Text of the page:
the world must be familiarized with the idea of considering our proper domination to be the continent of North America. From the time we became an independent people, it was as much a law of nature that this become our pretension as the Mississippi should flow to the sea. Spain has possessions upon our southern border and Great Britain upon our northern borders, but it is impossible that centuries should elapse without finding them annexed to the United States.

Alumber camp in the disputed Aroostock region, January 1854.

In 1840, the Aroostook seemed a good place for them to start that annexation. For part of the War of 1812, the British had occupied large tracts of land in the Aroostook and Saint John river valleys, intending to annex the lands to Canada once the war ended. But the Treaty of Ghent restored the ambiguous borders of the Treaty of Paris and with it the competing claims of both the U.S. and Britain to the valley. The situation was further exacerbated when Maine gained state hood in 1820 thereby inheriting the dispute over its northeastern border. The young state was determined to pursue her claim and the riches to be found there. In 1825 a great fire destroyed much of the forests in New Brunswick, along with the homes and properties of thousands who were living there. After he viewed the devastation, the lieutenant-governor of New Brunswick, George Stracey Smyth, claimed that the Aroostook and St. John valleys, with their rich stocks of lumber, were critical to the survival of the colony.

Map of the Provinces of Canada, New Brunswick, Nova Scotia, Newfoundland, and Prince Edward Island, with a large section of the United States and showing the boundary of the British dominions in North America, according to the treaties of 1842 and 1846.

In an effort to resolve the dispute, the U.S. and Britain appointed separate commissioners to map the area. Not surprisingly, the commissioners were also unable to agree and eventually both claims were laid before William I, the king of the Netherlands, who had agreed to settle the dispute. The arguments for both sides were extensive and centred on everything from historical evidence to the definition of the Atlantic Ocean. The U.S. brief alone was reportedly 588 pages long, the British 418 pages. In 1831, William I selected the Saint John and St. Francis rivers as the border between Nova Scotia and Maine. The effort was clearly a compromise and almost immediately accepted by Britain. The Maine legislature, under pressure from lumber interests, refused to ratify the decision. Once again the border was in dispute.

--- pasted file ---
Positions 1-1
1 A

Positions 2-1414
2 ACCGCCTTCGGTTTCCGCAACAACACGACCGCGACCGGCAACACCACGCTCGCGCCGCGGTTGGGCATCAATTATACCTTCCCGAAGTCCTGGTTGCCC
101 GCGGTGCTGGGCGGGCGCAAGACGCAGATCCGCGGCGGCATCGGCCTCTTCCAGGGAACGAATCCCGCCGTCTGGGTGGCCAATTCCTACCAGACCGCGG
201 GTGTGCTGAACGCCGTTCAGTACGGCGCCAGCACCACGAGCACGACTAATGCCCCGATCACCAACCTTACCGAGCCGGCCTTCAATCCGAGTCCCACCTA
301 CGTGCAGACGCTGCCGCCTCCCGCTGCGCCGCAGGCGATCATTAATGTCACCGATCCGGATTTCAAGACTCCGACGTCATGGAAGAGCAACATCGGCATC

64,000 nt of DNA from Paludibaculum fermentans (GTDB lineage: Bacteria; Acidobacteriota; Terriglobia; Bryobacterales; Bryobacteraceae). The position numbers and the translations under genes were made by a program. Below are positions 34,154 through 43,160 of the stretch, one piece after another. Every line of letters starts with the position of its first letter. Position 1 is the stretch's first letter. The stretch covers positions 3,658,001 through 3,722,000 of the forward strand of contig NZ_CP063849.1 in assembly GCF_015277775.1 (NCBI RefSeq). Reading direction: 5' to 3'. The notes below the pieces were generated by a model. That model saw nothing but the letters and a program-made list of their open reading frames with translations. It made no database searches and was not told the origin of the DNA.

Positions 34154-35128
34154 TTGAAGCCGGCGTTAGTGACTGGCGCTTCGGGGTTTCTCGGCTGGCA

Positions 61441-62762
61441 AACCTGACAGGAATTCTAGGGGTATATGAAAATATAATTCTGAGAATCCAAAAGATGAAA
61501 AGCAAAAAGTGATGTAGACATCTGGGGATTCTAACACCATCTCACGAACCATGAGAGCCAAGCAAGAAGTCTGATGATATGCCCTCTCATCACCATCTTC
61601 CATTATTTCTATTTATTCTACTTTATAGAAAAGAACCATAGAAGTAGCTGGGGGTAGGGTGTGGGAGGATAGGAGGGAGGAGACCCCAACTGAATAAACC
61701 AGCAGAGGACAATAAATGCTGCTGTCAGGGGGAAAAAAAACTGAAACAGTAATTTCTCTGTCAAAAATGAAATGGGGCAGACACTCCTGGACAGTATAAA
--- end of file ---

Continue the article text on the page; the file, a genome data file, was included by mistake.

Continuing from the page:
A few months after they rejected the border suggested by King William I, Maine was still determined to secure the territory it regarded as its own. Despite warnings from President Andrew Jackson that they should refrain from acting on their claim, the Maine Legislature decided to incorporate the village of Madawaska, along with over 10,000 square kilometres of land in the disputed territory. Elections were held in the village but some, including the French settlers, refrained from voting. Regardless, they held a town meeting attended by some 40 citizens and elected several town councillors before British officials arrived to disband the meeting. At another meeting encouraged by Maine officials, they met to choose a representative to the legislature. This time, the lieutenant-governor of New Brunswick became involved. He arrived in Madawaska with the New Brunswick attorney general, a local sheriff, and a complement of militia and promptly arrested four of the men who were most heavily involved with the Madawaska elections. Three of the four were fined $50 each and imprisoned for three months in a New Brunswick prison. In March 1832 the government of Maine accepted what amounted to a secret, million dollar bribe from Washington to refrain from pursuing their claim to the region. Washington intended to accept the recommendations of King William I but Maine withdrew from the secret pact and the Senate was forced to reject the arbitration.